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HealthITAnalytics: Machine Learning Can Streamline PTSD Diagnosis in Veterans - FedHealthIT


"Using machine learning, researchers were able to cut six of the 20 questions used to diagnose post-traumatic stress disorder (PTSD) while still maintaining accuracy in a veteran population, according to a study published in Assessment." "PTSD impacts eight million adults in the US, the researchers stated, including hundreds of thousands of veterans of the conflicts in Iraq and Afghanistan. With the onset of the COVID-19 pandemic, PTSD symptoms are also increasing among the general population, the team noted." "However, diagnosing PTSD is time-consuming – the process typically takes 30 minutes or more, which is too long for most clinical visits." "To streamline PTSD diagnosis, researchers from the VA Boston Healthcare System and the Boston University School of Public Health (BUSPH) set out to develop a machine learning tool that would make the process more efficient." "The team used data from the Structured Clinical Interview for the Diagnostic and Statistical Manual of Mental Disorders, fifth edition (SCID-5) assessments of 1,265 veterans who served in Iraq and Afghanistan."

All-Girl Robotics Team In Afghanistan Works On Low-Cost Ventilator ... With Car Parts

NPR Technology

Elham Mansoori, member of Afghan Dreamers, an all-girls robotics team in Afghanistan, works on their prototype of a ventilator. In Afghanistan, a group of teenage girls are trying to build a mechanized, hand-operated ventilator for coronavirus patients, using a design from M.I.T. and parts from old Toyota Corollas. It sounds like an impossible dream, but then again, the all-girls robotics team in question is called the "Afghan Dreamers." Living a country where two-thirds of adolescent girls cannot read or write, they're used to overcoming challenges. The team of some dozen girls aged 15 to 17 was formed three years ago by Roya Mahboob, an Afghan tech entrepreneur who heads the Digital Citizen Fund, a group that runs classes for girls in STEM and robotics and oversees and funds the Afghan Dreamers.

Ventilators from old car parts? Afghan girls pursue prototype amid coronavirus lockdown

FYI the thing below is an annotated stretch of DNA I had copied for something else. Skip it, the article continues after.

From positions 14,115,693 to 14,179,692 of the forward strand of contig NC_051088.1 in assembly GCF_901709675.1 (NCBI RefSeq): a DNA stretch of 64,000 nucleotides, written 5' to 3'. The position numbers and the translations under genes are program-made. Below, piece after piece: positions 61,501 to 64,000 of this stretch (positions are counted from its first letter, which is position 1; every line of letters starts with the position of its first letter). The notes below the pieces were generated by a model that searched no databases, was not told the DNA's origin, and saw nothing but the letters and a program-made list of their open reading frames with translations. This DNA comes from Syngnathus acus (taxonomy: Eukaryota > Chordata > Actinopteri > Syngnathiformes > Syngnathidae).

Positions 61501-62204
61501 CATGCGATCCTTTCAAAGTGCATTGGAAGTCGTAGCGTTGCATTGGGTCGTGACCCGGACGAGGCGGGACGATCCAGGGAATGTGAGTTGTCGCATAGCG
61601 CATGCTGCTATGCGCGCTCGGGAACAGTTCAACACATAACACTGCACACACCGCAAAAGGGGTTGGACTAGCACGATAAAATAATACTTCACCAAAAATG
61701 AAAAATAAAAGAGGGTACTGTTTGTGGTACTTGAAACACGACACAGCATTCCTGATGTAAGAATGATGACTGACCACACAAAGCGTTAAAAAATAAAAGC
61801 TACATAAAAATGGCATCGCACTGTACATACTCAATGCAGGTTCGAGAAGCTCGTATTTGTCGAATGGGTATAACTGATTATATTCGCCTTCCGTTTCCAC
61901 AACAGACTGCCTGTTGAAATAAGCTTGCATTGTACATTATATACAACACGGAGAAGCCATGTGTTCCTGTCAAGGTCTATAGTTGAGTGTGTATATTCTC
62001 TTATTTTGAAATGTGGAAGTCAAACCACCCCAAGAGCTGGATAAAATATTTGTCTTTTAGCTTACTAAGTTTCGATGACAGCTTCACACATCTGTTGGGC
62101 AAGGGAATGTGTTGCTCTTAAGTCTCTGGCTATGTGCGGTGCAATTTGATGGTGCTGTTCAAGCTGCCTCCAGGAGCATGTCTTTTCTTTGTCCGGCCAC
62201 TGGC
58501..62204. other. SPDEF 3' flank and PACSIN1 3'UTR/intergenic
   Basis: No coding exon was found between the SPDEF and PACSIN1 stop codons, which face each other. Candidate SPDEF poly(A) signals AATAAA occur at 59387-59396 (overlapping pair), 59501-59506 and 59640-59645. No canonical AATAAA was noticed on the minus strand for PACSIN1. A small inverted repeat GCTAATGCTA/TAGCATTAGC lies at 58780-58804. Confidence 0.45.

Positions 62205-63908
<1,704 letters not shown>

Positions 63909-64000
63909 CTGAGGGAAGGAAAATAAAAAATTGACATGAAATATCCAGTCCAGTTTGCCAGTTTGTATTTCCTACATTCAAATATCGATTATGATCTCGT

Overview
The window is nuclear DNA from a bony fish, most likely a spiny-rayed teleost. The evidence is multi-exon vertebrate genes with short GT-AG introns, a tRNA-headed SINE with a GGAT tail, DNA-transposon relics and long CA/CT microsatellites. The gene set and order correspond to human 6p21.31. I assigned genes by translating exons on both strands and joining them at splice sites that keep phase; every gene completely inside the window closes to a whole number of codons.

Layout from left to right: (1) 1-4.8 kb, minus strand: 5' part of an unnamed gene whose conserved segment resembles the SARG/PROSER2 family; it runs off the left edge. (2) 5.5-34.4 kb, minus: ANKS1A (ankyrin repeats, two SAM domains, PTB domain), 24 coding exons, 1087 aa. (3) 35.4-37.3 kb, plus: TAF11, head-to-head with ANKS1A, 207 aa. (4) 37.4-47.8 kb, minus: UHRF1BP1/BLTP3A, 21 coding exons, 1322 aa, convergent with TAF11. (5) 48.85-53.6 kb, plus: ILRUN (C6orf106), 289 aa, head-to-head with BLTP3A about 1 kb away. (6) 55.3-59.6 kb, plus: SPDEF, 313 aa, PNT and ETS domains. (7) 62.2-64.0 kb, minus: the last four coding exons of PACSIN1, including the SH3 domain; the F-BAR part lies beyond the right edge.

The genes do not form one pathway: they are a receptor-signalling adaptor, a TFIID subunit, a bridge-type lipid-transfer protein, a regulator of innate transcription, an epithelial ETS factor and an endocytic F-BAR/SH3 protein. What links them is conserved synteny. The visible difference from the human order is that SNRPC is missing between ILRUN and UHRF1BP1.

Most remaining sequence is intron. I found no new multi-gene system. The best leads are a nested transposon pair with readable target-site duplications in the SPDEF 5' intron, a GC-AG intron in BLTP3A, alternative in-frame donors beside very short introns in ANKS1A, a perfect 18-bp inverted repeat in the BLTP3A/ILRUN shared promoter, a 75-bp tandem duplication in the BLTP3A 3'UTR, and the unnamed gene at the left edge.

The Japan Times

Kabul – On most mornings, Somaya Farooqi and four other teenage girls pile into her dad's car and head to a mechanic's workshop. They use back roads to skirt police checkpoints set up to enforce a lockdown in their city of Herat, one of Afghanistan's hot spots of the coronavirus pandemic. The members of Afghanistan's prize-winning girls' robotics team say they're on a life-saving mission -- to build a ventilator from used car parts and help their war-stricken country battle the virus. "If we even save one life with our device, we will be proud," said Farooqi, 17. Their pursuit of a low-cost breathing machine is particularly remarkable in conservative Afghanistan.

The Bethe and Sinkhorn Permanents of Low Rank Matrices and Implications for Profile Maximum Likelihood Machine Learning

In this paper we consider the problem of computing the likelihood of the profile of a discrete distribution, i.e., the probability of observing the multiset of element frequencies, and computing a profile maximum likelihood (PML) distribution, i.e., a distribution with the maximum profile likelihood. For each problem we provide polynomial time algorithms that given $n$ i.i.d.\ samples from a discrete distribution, achieve an approximation factor of $\exp\left(-O(\sqrt{n} \log n) \right)$, improving upon the previous best-known bound achievable in polynomial time of $\exp(-O(n^{2/3} \log n))$ (Charikar, Shiragur and Sidford, 2019). Through the work of Acharya, Das, Orlitsky and Suresh (2016), this implies a polynomial time universal estimator for symmetric properties of discrete distributions in a broader range of error parameter. We achieve these results by providing new bounds on the quality of approximation of the Bethe and Sinkhorn permanents (Vontobel, 2012 and 2014). We show that each of these are $\exp(O(k \log(N/k)))$ approximations to the permanent of $N \times N$ matrices with non-negative rank at most $k$, improving upon the previous known bounds of $\exp(O(N))$. To obtain our results on PML, we exploit the fact that the PML objective is proportional to the permanent of a certain Vandermonde matrix with $\sqrt{n}$ distinct columns, i.e. with non-negative rank at most $\sqrt{n}$. As a by-product of our work we establish a surprising connection between the convex relaxation in prior work (CSS19) and the well-studied Bethe and Sinkhorn approximations.